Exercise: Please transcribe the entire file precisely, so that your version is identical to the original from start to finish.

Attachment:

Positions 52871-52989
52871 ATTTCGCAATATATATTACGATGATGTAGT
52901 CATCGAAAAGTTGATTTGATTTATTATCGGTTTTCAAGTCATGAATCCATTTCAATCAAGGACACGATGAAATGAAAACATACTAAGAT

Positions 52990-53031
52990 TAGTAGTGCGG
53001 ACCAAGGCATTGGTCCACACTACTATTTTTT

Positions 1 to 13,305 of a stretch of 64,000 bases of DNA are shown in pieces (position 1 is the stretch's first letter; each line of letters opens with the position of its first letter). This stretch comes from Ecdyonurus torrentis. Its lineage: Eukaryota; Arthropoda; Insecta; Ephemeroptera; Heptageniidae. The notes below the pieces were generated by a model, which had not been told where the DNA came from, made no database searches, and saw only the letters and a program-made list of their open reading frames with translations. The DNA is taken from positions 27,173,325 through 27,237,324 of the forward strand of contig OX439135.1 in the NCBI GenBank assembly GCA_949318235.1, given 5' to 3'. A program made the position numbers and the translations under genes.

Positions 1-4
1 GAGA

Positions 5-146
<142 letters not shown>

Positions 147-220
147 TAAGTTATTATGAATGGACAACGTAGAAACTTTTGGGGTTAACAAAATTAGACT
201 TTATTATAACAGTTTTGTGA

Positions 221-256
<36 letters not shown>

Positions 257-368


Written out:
Positions 52871-52989
52871 ATTTCGCAATATATATTACGATGATGTAGT
52901 CATCGAAAAGTTGATTTGATTTATTATCGGTTTTCAAGTCATGAATCCATTTCAATCAAGGACACGATGAAATGAAAACATACTAAGAT

Positions 52990-53031
52990 TAGTAGTGCGG
53001 ACCAAGGCATTGGTCCACACTACTATTTTTT

Positions 1 to 13,305 of a stretch of 64,000 bases of DNA are shown in pieces (position 1 is the stretch's first letter; each line of letters opens with the position of its first letter). This stretch comes from Ecdyonurus torrentis. Its lineage: Eukaryota; Arthropoda; Insecta; Ephemeroptera; Heptageniidae. The notes below the pieces were generated by a model, which had not been told where the DNA came from, made no database searches, and saw only the letters and a program-made list of their open reading frames with translations. The DNA is taken from positions 27,173,325 through 27,237,324 of the forward strand of contig OX439135.1 in the NCBI GenBank assembly GCA_949318235.1, given 5' to 3'. A program made the position numbers and the translations under genes.

Positions 1-4
1 GAGA

Positions 5-146
<142 letters not shown>

Positions 147-220
147 TAAGTTATTATGAATGGACAACGTAGAAACTTTTGGGGTTAACAAAATTAGACT
201 TTATTATAACAGTTTTGTGA

Positions 221-256
<36 letters not shown>

Positions 257-368